8. Now Playing: Silent Cinema and Picture-Book Montage
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In 1926, after illustrating an edition of George MacDonaldâs The Light Princess, childrenâs artist Dorothy P. Lathrop compared the artistic imagination and film spectatorship: âTo think in terms of illustration is to put oneâs self in a projection room, where the story unfolds in a series of pictures which leap into the mind as complete and as silently as if falling upon a moving picture screen...
Part Three: Narrators and Implied Readers
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As Chris McGeeâs essay in the previous part considers the blending of forms from different times, the opening essay in this part, Holly Blackfordâs âUncle Tom Melodrama with a Modern Point of View: Harper Leeâs To Kill a Mockingbird,â considers the implications for the interplay of a Victorian story pattern of reform with the modernist strategy of using an alienated narrator...
9. Uncle Tom Melodrama with a Modern Point of View: Harper Leeâs To Kill a Mockingbird
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Because of Harper Leeâs carefully controlled narrative strategy, young readers feel a great sense of pleasure and accomplishment when reading To Kill a Mockingbird. My recent interview project involving sixty-eight readers of The Adventures of Huckleberry Finn...
10. The Identification Fallacy: Perspective and Subjectivity in Childrenâs Literature
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In Winnie-the-Pooh, chapter 3, âin which Pooh and Piglet go hunting and nearly catch a Woozle,â the two characters, one of which is a Bear with a Very Little Brain, follow some tracks in the snow. They think they are hunting first a Woozle, then two Woozles, then âtwo Woozles and one, as it might be, Wizzle, or two, as it might be, Wizzles and one, if so it is Woozleâ (Milne 35)...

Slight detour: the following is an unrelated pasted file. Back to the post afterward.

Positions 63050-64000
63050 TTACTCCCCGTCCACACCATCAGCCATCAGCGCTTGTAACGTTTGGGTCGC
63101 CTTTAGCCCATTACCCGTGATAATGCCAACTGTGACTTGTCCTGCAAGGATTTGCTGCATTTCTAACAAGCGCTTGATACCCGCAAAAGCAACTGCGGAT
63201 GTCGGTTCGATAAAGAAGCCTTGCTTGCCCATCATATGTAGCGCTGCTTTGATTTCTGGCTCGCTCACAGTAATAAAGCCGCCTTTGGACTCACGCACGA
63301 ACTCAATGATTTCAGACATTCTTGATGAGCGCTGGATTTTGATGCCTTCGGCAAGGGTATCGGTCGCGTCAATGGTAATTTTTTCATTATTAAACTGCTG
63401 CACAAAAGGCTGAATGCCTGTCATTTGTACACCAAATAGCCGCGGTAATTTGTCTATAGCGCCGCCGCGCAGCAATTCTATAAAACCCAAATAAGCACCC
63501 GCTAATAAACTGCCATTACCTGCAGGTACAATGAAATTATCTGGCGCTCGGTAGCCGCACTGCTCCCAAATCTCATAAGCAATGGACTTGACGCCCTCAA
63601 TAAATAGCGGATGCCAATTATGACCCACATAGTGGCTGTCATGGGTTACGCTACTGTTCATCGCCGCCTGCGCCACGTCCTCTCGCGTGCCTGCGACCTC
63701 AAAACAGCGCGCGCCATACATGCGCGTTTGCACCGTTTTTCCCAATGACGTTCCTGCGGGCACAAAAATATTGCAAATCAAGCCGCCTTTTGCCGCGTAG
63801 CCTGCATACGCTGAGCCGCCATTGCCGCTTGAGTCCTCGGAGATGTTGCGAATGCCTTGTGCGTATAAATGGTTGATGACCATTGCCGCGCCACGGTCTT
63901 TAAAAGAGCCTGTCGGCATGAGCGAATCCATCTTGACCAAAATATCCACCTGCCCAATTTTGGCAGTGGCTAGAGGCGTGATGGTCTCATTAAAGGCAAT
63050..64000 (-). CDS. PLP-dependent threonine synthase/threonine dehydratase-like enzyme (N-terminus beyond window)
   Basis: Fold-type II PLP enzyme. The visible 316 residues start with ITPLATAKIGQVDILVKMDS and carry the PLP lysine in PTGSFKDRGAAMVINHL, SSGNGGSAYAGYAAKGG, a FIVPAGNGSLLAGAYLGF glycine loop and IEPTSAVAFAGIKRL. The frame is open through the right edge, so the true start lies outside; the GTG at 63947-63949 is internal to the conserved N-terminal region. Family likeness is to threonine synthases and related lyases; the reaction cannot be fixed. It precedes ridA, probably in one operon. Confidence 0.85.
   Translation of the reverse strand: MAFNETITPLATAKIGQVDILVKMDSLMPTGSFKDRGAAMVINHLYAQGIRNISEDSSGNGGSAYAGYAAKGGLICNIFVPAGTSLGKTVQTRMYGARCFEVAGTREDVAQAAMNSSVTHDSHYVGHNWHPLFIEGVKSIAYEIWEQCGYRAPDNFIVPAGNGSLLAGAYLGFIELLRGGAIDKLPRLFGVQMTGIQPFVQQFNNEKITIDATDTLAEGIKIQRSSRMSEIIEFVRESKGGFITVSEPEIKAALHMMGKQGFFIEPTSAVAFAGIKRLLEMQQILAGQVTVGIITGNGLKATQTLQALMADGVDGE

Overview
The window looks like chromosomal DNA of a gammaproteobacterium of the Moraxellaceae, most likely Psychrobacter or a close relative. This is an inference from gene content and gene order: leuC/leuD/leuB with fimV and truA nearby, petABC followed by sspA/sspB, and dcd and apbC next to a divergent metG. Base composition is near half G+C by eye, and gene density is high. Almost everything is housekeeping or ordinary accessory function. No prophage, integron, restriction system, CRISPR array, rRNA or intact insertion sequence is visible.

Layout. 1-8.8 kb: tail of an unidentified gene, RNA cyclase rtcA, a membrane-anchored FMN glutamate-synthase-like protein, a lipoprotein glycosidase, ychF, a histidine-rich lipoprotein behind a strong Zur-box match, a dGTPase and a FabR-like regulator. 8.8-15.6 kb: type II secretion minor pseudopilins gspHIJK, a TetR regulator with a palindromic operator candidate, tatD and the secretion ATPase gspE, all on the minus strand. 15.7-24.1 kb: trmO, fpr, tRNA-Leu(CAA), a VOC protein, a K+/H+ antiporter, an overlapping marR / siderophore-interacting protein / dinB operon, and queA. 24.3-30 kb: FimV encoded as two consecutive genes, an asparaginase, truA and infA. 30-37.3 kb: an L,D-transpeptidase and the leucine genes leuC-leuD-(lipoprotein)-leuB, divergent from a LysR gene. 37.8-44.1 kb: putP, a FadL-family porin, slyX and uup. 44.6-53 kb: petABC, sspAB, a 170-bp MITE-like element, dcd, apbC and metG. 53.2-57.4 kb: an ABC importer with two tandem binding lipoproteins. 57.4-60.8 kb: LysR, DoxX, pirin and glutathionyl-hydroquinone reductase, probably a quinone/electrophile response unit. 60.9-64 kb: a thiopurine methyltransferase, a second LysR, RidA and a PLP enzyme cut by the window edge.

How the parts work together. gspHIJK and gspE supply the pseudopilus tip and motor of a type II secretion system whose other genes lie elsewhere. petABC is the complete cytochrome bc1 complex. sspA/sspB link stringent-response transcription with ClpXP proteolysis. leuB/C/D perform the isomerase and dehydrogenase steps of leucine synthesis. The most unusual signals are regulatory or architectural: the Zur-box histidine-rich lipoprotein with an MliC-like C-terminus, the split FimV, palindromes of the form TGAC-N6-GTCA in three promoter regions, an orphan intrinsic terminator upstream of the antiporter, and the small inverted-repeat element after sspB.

11. The Development of Hebrew Childrenâs Literature: From Men Pulling Children Along to Women Meeting Them Where They Are
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Jewish women began writing in Hebrew not long before the birth of Hebrew childrenâs literature. Hebrew childrenâs literature, that is, texts for children written in the Hebrew language, was born in the framework of the modern revolutions of the Jewish Enlightenment and Hebrew nationalism (Ofek 12â24)...
Part Four: Narrative Time
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This last section, devoted to narrative time, begins with Susan Stewartâs âShifting Worlds: Constructing the Subject, Narrative, and History in Historical Time Shifts,â a study of the ways childrenâs historical timeshift narratives make visible the constructedness of storytelling to the child reader. The role of the metafictive continues in Martha Hixonâs discussion...
12. Shifting Worlds: Constructing the Subject, Narrative, and History in Historical Time Shifts
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There are generally two ways in which time is handled in historical fiction written for young readers. Perhaps the most common occurs when the plot is fully positioned in the past. That is, the characters are born and stay in that time period, and the plot reflects their world. There are no explicit intrusions from the present. While the present informs these novels...
13. âWhose Woods These Are I Think I Knowâ: Narrative Theory and Diana Wynne Jonesâs Hexwood
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Young adults, and the books written for and about them, are keenly interested in growing up or in achieving autonomy through the development of an individual sense of self and how that self connects to the world in which the young adult is expected to function. In other words young adults are very much engaged in the writing...
14. âTime No Longer: The Context(s) of Time in Tomâs Midnight Garden
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In Tomâs Midnight Garden wishes magically come true: when Tom Long arrives at his aunt and uncleâs flat, he longs for a garden (his âlongingâ is even expressed in his name), and then he finds one; in a manner familiar from fairy tales, the wish for something leads to its appearance. Yet he can only enter the garden at midnight; during daytime it is gone, and all that Tom finds in its place is a backyard with dustbins...
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Page Count: 344
Illustrations: 7 illustrations
Publication Year: 2010
Series Title: Frontiers of Narrative